Sun xVM VirtualBox allows users to create “virtual machines” in their host operating system so that they can install any guest OS, facilitating the development, cross-platform running and testing of multi-tier applications on a single computer.
General (VMM) improvements include:
- Fixed network regressions (guest hangs during network IO);
- Guest SMP performance improvements;
- Fixed hangs and poor performance with Kaspersky Internet Security (VT-x/AMD-V only);
- Fixed crashes when executing certain Linux guests (software virtualization only).
Sun was also able to improve 3D support in VirtualBox by fixing dynamic linking on Solaris/OpenSolaris guests, and addressing issues with incorrect context/window tracking for multithreaded apps. For the X11 host and guest clipboard, developers have fixed a number of issues, including some with seamless windows in X11 guests.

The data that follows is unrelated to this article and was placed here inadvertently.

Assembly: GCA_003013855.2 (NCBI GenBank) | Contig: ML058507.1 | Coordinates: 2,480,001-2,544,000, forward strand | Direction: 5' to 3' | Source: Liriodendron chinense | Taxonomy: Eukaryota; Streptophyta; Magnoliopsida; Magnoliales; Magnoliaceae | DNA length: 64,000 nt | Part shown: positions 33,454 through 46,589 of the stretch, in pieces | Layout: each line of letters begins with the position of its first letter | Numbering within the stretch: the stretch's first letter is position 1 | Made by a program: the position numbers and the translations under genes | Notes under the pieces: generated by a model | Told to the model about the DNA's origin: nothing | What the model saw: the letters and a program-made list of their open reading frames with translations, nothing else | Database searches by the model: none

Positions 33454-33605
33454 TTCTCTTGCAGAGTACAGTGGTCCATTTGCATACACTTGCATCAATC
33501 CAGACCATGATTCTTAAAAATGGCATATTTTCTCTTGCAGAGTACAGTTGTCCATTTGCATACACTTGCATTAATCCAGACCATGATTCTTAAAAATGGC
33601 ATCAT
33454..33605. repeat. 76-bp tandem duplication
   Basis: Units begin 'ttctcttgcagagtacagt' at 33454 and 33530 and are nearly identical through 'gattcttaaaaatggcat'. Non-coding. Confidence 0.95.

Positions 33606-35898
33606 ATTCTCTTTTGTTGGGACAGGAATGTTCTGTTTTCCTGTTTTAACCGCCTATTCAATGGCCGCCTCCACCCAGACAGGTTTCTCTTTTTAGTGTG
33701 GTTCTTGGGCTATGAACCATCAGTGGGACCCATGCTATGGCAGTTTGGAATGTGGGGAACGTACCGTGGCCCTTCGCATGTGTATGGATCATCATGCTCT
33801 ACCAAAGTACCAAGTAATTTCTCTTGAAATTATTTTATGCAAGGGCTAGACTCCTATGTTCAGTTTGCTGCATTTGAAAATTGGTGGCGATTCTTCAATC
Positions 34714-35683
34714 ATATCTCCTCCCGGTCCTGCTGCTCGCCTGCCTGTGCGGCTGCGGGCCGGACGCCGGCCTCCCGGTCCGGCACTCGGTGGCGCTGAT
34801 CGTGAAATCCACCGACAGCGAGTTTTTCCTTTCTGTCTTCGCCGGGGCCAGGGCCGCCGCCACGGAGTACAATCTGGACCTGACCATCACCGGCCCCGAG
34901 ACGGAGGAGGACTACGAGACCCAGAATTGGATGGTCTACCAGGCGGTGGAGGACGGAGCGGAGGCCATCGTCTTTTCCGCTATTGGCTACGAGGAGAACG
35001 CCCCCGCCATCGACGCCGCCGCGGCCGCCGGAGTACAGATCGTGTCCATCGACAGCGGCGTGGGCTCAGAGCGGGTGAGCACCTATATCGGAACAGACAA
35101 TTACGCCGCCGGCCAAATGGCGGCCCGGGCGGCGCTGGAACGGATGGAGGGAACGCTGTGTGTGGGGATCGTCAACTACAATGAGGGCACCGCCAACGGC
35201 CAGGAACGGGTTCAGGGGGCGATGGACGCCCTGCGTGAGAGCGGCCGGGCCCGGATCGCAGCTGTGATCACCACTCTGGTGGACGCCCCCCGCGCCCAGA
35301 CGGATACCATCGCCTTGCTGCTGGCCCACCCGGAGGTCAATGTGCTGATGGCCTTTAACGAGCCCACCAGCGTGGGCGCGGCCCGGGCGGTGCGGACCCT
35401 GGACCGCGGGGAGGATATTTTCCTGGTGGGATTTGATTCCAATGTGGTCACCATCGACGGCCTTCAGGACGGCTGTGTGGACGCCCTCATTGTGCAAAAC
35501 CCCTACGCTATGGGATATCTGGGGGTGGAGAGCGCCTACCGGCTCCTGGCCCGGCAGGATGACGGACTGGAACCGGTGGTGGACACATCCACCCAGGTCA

On the Windows side only, Sun reveals, VirtualBox now adds VBoxServiceNT for NT4 guests (for time synchronization and guest properties). As for Linux fans, a workaround has been found for buggy graphics drivers showing a black VM window on recent distributions.
Other fixes and improvements are as follows:
Installer: support Pardus Linux;
Solaris hosts: several installer fixes;
Solaris host: fixed a preemption issue causing VMs to never start on Solaris;
Solaris guest: fixed mouse integration for OpenSolaris 2009.06;
Windows hosts: fixed high CPU usage after resuming the host;
OVF: accept ovf:/disk/ specifiers with a single slash in addition to ovf://disk/;
Fixed: a settings file conversion bug which sometimes caused hardware acceleration to be enabled for virtual machines that had no explicit configuration in the XML.
VirtualBox, is free to download and use for anyone packing the necessary hardware. The software is a feature-rich, high-performance product for enterprise customers. Available as Open Source Software, VirtualBox is licensed under the terms of the GNU General Public License (GPL).